Studying Tips

DSC_0838 I finally finished very important exams and I can celebrate with the World Cup! Yay! Below are some of my studying tips that I hope will be useful and please comment below if you have tips! I don’t want to be too political but in my view, the current education system isn’t the greatest, however, we should all use it to our advantage and make the most out of it. I might have a long journey to school, and I may not have the best teachers, but at least I don’t have to take dangerous or fatal journeys to school, where I cross unstable bridges and come back by night or I don’t have to work after school to take care or my family and my teachers don’t beat us up if we get the wrong answer. That is my main motivation to do better at school, it’s the fact I have the gift of education so I better make the most out of it. Education is power, a piece of paper (certificate) is power in this day and age, whether we like it or not…

My studying tips: 

  • Have suitable time intervals for YOU. Do you have an attention span of 10 minutes? Do you like to take 10 minute breaks every 30 minutes? Or do you just like to have your head down for 4 hours straight? There is no scientific evidence that a certain time span is better for you. It’s never about quantity, it’s about quality.
  • In your ‘breaks’, move around. Do star jumps, grab food, it’s your time to really move around before you sit back down.
  • Change the atmosphere of where you study. I have a special room to study, but sometimes I do it in my bedroom, outside in the sunshine or even on the staircase!
  • Listen to classical music or music with no lyrics. It can amplify your creativity.
  • Does a timetable work for you? Personally, I don’t like it because I find following a set plan to be boring. I like to do what I feel like doing everyday. However, make sure you cover all the topics you have to cover!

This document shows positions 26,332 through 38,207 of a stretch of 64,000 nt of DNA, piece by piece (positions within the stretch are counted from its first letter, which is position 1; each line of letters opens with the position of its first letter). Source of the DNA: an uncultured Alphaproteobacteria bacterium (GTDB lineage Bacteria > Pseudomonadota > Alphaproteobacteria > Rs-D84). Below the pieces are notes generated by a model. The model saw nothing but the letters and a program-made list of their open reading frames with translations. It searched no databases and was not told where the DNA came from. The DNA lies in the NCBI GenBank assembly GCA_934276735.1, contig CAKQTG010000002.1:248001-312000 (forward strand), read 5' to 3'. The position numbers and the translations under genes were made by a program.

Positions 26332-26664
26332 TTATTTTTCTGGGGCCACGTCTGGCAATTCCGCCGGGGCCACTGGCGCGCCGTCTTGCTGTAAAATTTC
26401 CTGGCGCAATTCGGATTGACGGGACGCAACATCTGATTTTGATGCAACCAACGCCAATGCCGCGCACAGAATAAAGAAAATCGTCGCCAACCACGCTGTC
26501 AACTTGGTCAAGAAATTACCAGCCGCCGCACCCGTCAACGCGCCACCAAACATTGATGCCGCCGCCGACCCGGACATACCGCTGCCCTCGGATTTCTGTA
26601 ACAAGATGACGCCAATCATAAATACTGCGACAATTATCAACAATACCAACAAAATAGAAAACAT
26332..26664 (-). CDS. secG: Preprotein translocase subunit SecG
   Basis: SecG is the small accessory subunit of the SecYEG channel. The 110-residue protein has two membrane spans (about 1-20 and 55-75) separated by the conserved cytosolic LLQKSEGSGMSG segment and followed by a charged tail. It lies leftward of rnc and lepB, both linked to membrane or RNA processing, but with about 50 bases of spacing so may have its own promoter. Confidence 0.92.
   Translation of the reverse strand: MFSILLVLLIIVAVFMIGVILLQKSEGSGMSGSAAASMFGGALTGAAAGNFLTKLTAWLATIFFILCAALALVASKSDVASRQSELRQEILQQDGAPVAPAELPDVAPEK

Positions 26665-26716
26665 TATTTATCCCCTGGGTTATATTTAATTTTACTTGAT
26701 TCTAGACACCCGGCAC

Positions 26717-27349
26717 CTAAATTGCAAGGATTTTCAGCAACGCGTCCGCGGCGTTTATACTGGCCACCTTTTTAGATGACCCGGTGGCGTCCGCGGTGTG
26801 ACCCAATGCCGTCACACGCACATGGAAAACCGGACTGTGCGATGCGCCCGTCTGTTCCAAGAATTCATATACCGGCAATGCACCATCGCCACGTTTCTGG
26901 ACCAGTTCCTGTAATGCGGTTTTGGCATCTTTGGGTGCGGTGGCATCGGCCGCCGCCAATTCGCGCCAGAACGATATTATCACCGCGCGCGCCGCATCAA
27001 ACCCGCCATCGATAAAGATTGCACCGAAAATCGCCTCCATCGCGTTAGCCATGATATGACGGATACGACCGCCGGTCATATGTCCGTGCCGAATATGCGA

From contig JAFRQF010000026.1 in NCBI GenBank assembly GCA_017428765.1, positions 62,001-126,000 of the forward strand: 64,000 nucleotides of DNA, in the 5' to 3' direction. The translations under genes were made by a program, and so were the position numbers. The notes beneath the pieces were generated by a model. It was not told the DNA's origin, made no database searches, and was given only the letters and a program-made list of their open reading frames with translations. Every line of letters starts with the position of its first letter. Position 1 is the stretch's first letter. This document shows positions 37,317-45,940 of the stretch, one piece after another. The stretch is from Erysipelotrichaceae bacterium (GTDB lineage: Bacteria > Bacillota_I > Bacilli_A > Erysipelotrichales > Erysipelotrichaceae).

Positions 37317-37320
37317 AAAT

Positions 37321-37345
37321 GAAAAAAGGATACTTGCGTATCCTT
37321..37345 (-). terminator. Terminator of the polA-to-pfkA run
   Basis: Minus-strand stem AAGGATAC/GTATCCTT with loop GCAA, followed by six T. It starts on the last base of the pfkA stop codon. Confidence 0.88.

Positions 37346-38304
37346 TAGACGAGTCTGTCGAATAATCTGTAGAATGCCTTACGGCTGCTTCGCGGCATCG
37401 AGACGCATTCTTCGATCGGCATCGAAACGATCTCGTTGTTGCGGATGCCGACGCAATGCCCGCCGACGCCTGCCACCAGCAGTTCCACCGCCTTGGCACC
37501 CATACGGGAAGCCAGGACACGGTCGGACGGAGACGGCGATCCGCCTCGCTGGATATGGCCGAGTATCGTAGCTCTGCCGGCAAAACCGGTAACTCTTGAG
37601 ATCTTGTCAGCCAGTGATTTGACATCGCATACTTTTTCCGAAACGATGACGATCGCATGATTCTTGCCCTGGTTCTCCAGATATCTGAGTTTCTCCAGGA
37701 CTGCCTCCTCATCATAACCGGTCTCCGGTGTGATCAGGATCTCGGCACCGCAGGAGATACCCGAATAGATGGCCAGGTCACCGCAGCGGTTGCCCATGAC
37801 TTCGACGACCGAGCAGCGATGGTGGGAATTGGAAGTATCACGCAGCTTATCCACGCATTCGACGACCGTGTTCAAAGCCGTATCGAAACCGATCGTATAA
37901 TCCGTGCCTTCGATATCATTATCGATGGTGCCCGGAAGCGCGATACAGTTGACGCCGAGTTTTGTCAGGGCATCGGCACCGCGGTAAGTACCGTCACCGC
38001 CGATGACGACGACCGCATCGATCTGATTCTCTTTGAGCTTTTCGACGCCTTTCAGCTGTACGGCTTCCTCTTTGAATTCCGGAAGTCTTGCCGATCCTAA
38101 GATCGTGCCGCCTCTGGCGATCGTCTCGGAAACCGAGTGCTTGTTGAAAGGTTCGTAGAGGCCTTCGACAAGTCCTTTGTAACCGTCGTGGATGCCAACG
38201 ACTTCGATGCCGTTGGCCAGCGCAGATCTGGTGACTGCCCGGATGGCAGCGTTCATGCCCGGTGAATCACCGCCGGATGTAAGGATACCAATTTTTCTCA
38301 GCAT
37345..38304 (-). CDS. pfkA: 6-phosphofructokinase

• Use colour in your notes. It stimulates creativity, memory and enjoyment.
  • Mind maps help me when I’ve finished a topic and I try to write everything out in a mind map from only my memory. I like to make it colourful and pretty!
  • Three big things: food, sleep and exercise. They all help to balance your body out so you are in good condition physically, mentally and emotionally. A healthy diet is so important, especially during the exam period, as it keeps you livelier and more awake. Don’t fall in the trap of “chocolate will make me feel/think better” because it can, but temporarily. Have your chocolate but also balance it out by having plenty of fresh fruits and greens. Start by powering up your body with good food (less processed food) a few months before the exam (the time you’re supposed to be studying), so the benefits can build up and release!
  • Always have a bottle of water next to you to stay hydrated and if you are hungry, you must eat! My stomach always distracts me while studying so I constantly snack.
  • I recently found out that actually writing your notes down neatly in class helps to in force the content in your mind, even if you’re not paying that much attention to what you’re doing.
  • Make the most out of your teachers. Communicate with them, as it is their duty to help you.
  • Look for helpful videos on Youtube! I found everything I need to know for my science courses on there.
  • This may be weird but is there a song that you listen to during the exam period only, and you know you did well in that exam? It all started when my mum was playing Gangster’s Paradise the night before an exam, and it just stuck with me, and whenever I have an important exam, I listen to it and remember doing well in my previous exam so it encourages me to do well. So, I only and only listen to it during the exam period!

Do you have anything to add? Experiences from your academic life? Comment below!

8 thoughts on “Studying Tips

  1. It is good to revise for 30 minutes and have 10 minute breaks to keep concentration. Also, find out what your motiv is towards studying

  2. If you have to study more than one subject, always try to study two different subjects, so you don’t mix or get confused. For example, if you have to study humanities, math and science, do math first, then humanities, and finish with science. Having math and science separated with humanities helps you to not mix content and to not get confused.

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